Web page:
Main elements
of the Novels
of Thomas Hardy

I admit much ignorance regardying Thomas Hardy but my friend recommends him, I have read some chunks and I did like the film Tess! I am interested in the idea of him as a writer of place and loss.

Thomas Hardy 1840-1928
He wrote:
Far from the Madding Crowd 1874
The Return of the Native 1878
The Mayor of Casterbridge 1886
Tess of the d'Urbevilles 1891
Jude the Obscure 1895


Hardy is a transitional author between the nineteenth and twentieth century. He locates his characters in a well described geographical and historical largely rural setting from which their loves and tragedies can be made more poignant.


EXTRACT from Chapter 42 Far from the Madding Crowd
'Well, really, I must be onward again now,' said Joseph.
'Now, now, Joseph; nonsense! The poor woman is dead, isn't she, and what's your hurry?'
'Well, I hope Providence won't be in a way with me for my doings,' said Joseph, again sitting down. 'I've been troubled with weak moments lately, 'tis true. I've been drinky once this month already, and I did not go to church a-Sunday, and I dropped a curse or two yesterday; so I don't want to go too far for my safety. Your next world is your next world, and not to be squandered offhand.'
'I believe ye to be a chapel-member, Joseph. That I do.'
'Oh, no, no! I don't go so far as that.'
'For my part,' said Coggan, 'I'm staunch Church of England.'
'Ay, and faith, so be I,' said Mark Clark.
'I won't say much for myself; I don't wish to,' Coggan continued, with that tendency to talk on principles which is characteristic of the barley-corn. 'But I've never changed a single doctrine; I've stuck like a plaster to the old faith I was born in. Yes; there's this to be said for the Church, a man can belong to the Church and bide in his cheerful old inn, and never trouble or worry his mind about doctrines at all. But to be a meetinger, you must go to chapel in all winds and weathers, and make yerself as frantic as a skit. Not but that chapel-members be clever chaps enough in their way. They can lift up beautiful prayers out of their own heads, all about their families and shipwracks in the newspaper.'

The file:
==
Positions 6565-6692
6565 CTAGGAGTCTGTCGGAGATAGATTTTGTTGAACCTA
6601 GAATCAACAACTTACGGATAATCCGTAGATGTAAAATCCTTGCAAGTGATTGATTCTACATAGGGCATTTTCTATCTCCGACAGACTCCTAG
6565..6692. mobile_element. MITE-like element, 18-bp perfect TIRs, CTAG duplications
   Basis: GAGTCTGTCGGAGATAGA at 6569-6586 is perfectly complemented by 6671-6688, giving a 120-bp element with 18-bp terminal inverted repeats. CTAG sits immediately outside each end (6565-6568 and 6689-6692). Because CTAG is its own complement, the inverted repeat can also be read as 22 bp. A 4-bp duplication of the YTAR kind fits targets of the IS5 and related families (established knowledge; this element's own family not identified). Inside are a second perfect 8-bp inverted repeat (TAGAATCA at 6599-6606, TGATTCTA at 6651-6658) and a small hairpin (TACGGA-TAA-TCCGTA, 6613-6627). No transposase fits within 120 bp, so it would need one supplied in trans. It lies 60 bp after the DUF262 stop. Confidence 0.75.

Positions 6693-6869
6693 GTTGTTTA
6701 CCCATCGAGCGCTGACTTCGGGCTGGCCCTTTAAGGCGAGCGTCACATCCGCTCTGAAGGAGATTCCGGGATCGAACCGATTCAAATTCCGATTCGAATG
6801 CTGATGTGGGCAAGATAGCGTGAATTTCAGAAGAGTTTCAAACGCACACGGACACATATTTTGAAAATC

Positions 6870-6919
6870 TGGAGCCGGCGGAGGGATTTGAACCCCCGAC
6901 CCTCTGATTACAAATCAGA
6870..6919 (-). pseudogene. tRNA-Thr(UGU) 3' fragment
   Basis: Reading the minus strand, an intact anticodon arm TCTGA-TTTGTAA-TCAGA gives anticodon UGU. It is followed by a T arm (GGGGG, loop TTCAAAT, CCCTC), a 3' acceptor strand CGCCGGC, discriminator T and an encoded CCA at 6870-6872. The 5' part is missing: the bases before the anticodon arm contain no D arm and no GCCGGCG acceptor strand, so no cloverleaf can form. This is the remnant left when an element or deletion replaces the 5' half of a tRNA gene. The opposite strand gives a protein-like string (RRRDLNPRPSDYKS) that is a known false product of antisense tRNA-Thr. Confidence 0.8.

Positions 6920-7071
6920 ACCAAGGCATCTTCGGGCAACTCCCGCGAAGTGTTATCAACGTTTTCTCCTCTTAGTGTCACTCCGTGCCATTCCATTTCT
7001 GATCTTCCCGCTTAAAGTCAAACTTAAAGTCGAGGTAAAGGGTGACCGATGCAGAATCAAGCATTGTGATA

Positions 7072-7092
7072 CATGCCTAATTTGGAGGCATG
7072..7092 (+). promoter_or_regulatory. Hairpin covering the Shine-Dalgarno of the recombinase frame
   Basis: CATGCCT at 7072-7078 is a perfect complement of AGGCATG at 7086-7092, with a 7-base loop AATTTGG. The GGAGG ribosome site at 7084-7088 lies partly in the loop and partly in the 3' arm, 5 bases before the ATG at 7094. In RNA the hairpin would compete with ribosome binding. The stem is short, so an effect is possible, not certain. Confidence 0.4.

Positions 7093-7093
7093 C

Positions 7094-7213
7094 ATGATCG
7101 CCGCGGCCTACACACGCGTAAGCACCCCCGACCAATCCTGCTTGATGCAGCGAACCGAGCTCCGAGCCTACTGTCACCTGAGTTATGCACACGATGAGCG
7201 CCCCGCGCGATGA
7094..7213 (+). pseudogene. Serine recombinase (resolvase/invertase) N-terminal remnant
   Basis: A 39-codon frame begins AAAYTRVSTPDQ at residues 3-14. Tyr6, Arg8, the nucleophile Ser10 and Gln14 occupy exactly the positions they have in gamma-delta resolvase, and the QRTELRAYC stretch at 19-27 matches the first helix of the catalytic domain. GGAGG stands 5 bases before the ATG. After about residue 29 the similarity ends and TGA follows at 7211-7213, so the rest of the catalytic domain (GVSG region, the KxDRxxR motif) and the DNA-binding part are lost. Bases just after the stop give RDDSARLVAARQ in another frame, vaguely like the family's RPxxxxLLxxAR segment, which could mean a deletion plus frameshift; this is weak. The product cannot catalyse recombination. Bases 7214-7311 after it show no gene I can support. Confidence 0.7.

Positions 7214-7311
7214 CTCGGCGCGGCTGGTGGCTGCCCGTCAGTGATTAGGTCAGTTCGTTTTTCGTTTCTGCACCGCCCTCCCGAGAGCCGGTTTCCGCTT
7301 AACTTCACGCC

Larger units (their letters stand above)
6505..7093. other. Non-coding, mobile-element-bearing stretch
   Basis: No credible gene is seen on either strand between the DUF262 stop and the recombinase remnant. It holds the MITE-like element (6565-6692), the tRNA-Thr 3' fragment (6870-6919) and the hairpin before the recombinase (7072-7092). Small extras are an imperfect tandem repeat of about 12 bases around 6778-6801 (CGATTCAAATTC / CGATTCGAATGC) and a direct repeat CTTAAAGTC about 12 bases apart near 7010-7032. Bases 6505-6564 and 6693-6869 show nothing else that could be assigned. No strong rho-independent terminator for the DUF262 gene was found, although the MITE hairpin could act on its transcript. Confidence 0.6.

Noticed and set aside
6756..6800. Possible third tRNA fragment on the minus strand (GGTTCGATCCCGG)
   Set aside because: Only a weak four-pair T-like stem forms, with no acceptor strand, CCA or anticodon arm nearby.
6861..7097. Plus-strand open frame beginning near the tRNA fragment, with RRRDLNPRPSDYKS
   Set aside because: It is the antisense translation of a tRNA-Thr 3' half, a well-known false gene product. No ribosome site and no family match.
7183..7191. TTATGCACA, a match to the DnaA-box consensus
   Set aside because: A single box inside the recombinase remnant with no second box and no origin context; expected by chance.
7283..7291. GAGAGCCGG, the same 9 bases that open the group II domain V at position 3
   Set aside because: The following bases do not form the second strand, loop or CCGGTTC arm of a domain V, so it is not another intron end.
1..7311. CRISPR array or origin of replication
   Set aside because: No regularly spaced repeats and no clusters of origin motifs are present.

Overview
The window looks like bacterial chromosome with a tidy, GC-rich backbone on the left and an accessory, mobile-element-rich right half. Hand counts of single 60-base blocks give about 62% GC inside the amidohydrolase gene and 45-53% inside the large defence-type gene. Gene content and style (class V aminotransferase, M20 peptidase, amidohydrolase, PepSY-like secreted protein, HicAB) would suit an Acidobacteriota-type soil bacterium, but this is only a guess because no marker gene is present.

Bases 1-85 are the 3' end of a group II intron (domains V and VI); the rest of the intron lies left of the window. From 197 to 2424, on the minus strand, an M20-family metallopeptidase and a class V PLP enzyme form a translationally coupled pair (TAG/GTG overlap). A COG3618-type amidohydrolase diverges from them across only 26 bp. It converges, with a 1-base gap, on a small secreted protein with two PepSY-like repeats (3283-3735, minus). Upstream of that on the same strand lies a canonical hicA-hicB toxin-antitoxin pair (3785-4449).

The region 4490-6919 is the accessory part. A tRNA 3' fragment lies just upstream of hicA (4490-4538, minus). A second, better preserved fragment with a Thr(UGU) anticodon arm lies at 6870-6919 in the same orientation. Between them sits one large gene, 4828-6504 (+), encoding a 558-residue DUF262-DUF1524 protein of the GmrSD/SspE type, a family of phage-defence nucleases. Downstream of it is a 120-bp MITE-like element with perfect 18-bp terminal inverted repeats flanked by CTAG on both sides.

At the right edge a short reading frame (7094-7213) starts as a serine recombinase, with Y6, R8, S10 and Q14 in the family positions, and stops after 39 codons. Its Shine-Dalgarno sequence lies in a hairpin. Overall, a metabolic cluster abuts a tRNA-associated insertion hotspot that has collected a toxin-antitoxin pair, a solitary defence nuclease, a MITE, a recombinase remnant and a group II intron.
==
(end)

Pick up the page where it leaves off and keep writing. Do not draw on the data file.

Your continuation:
'They can - they can,' said Mark Clark, with corroborative feeling; 'but we Churchmen, you see, must have it all printed aforehand, or, dang it all, we should no more know what to say to a great gaffer like the Lord than babes unborn.'
'Chapel-folk be more hand-in-glove with them above than we,' said Joseph, thoughtfully.
'Yes,' said Coggan. 'We know very well that if anybody do go to heaven, they will. They've worked hard for it, and they deserve to have it, such as 'tis. I bain't such a fool as to pre-tend that we who stick to the Church have the same chance as they, because we know we have not. But I hate a feller who'll change his old ancient doctrines for the sake of getting to heaven. I'd as soon turn king's-evidence for the few pounds you get. Why, neighbours, when every one of my taties were frosted, our Pa'son Thirdly were the man who gave me a sack for seed, though he hardly had one for his own use, and no money to buy 'em. If it hadn't been for him, I shouldn't hae had a tatie to put in my garden. D'ye think I'd turn after that? No, I'll stick to my side; and if we be in the wrong, so be it; I'll fall with the fallen!'
'Well said - very well said,' observed Joseph - 'However, folks, I must be moving now: upon my life I must. Pa'son Thirdly will be waiting at the church gates, and there's the woman a-biding outside in the waggon.'
'Joseph Poorgrass, don't be so miserable! Pa'son Thirdly won't mind. He's a generous man; he's found me in tracts for years, and I've consumed a good many in the course of a long and shady life; but he's never been the man to cry out at the expense. Sit down.'
The longer Joseph Poorgrass remained, the less his spirit was troubled by the duties which devolved upon him this afternoon. The minutes glided by uncounted, until the evening shades began perceptibly to deepen, and the eyes of the three were but sparkling points on the surface of darkness. Coggan's repeater struck six from his pocket in the usual still small tones.
At that moment hasty steps were heard in the entry, and the door opened to admit the figure of Gabriel Oak, followed by the maid of the inn bearing a candle. He stared sternly at the one lengthy and two round faces of the sitters, which con-fronted him with the expressions of a fiddle and a couple of warming-pans. Joseph Poorgrass blinked, and shrank several inches into the background.
'Upon my soul, I'm ashamed of you; 'tis disgraceful, Joseph, disgraceful!' said Gabriel, indignantly...

Summary points from a dialogue between Ian Gregor and David Lodge, in Watts, C. (intro.) (1976), The English Novel, Questions in Literature series, London: Sussex Books, 95-110.